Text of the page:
Albion Students Share Chores, Cultures in Global Intentional Living Community
February 18, 2022
By Jake Weber
Nine college students—from seven countries and five continents, with dozens of cultural practices, food preferences, idiosyncrasies and opinions—sharing a house?
It could be the premise of a reality TV show full of conflict. But at Albion College, it’s the Global Intentional Living Community (Global ILC), where the residents celebrate their differences as a personal, day-to-day experience.
“Choosing your roommates specifically to learn about differences of cultural background and lifestyle is a unique challenge,” says A.J. Mattson, ’17, manager of housing and operations in the Office of Community Living. “What is beautiful about their designed ILC is that it affords these students an opportunity to confront and engage this challenge.”
Brazilian student Marcelle Collares, ’23, says the COVID-19 pandemic and its quarantine periods in particular served as inspiration for the Global ILC, located at the old President’s Guest House at Michigan Avenue and Ditzler Way (Hannah Street). “After months of isolation, living with other students was the best part of orientation week,” she says. When Community Living invited student proposals for its ILC program, Collares and her eight roommates formed the largest ILC on campus this year.
Despite the intentional goal of celebrating differences, the ILC hit some early bumps. Almost immediately, Collares recalls, tensions flared over whether residents and guests would wear shoes in the house.
“Our first week together was kind of a mess because we each wanted to do things our way. We sat in the living room and said, ‘It has to work somehow,’” Collares says. Regular group meetings help sort out problems while providing unique lessons on cultural sensitivity (including the importance, in some cultures, of keeping shoes out of living spaces). “I am proud that we made it work,” Collares adds.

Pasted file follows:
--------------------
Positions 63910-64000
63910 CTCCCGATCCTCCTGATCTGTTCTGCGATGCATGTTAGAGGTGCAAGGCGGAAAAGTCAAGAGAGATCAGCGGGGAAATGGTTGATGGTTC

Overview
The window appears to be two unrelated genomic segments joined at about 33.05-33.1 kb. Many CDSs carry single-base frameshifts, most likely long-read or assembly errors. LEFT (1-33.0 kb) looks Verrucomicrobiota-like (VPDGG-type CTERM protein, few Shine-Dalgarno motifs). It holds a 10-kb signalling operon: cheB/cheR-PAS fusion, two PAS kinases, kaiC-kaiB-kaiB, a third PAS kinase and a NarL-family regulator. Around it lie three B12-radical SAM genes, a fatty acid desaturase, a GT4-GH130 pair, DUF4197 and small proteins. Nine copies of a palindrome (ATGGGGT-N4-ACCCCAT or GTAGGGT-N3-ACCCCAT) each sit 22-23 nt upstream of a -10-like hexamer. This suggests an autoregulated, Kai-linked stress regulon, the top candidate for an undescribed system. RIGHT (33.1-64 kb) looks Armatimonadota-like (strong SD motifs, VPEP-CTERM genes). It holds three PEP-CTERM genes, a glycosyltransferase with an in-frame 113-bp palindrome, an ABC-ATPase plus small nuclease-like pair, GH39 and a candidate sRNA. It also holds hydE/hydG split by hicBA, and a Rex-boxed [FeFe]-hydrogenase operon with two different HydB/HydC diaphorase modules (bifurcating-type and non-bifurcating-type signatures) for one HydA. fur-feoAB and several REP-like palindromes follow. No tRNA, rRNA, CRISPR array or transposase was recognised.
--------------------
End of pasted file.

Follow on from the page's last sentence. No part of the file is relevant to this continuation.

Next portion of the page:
That attitude of respect and compromise continues to help Global ILC members achieve their goal of celebrating diversity (as well as working out more mundane issues, such as keeping the kitchen clean and respecting quiet hours). The all-house dinner is cooked by different students each week, featuring favorite dishes from their families and home countries.
Watchen Roberts, ’24, from Liberia, recalls her turn with Bach Tran, ’23, from Vietnam. “I had never heard the term ‘jambalaya,’” Roberts says, “but when we were randomly paired as cooking partners he told me we should make it, and it became the best dish everyone loved.”
Collares agrees, even though she initially struggled through some of the all-house dinners. “I’ve kind of learned to like spicy food, because I had to,” she smiles. “It’s been really good to try different food and experience other cultures that way.”
Albion native Terek Straham, ’23, says that compare-and-contrast conversations, mostly informal, cover everything from childhood games to religious practice.
“One thing that really stuck out to me was how different our schools were from each other, and how most people graduated at an early age and how most took a gap year, which I personally don’t see much among Americans,” Straham explains. “I will say that being part of the Global ILC meant that I had to be open to trying new things.”
Roberts adds, “We look out for each other in a way that we are each other’s moms, dads, sisters, brothers, friends and, above all, family. We share utensils, food and chores. We have rules we follow and we respect each other.”
Indeed, “Being different is what keeps us together,” Roberts says. “As long as I am on campus I plan to live in the Global ILC, because this is where I feel at home.”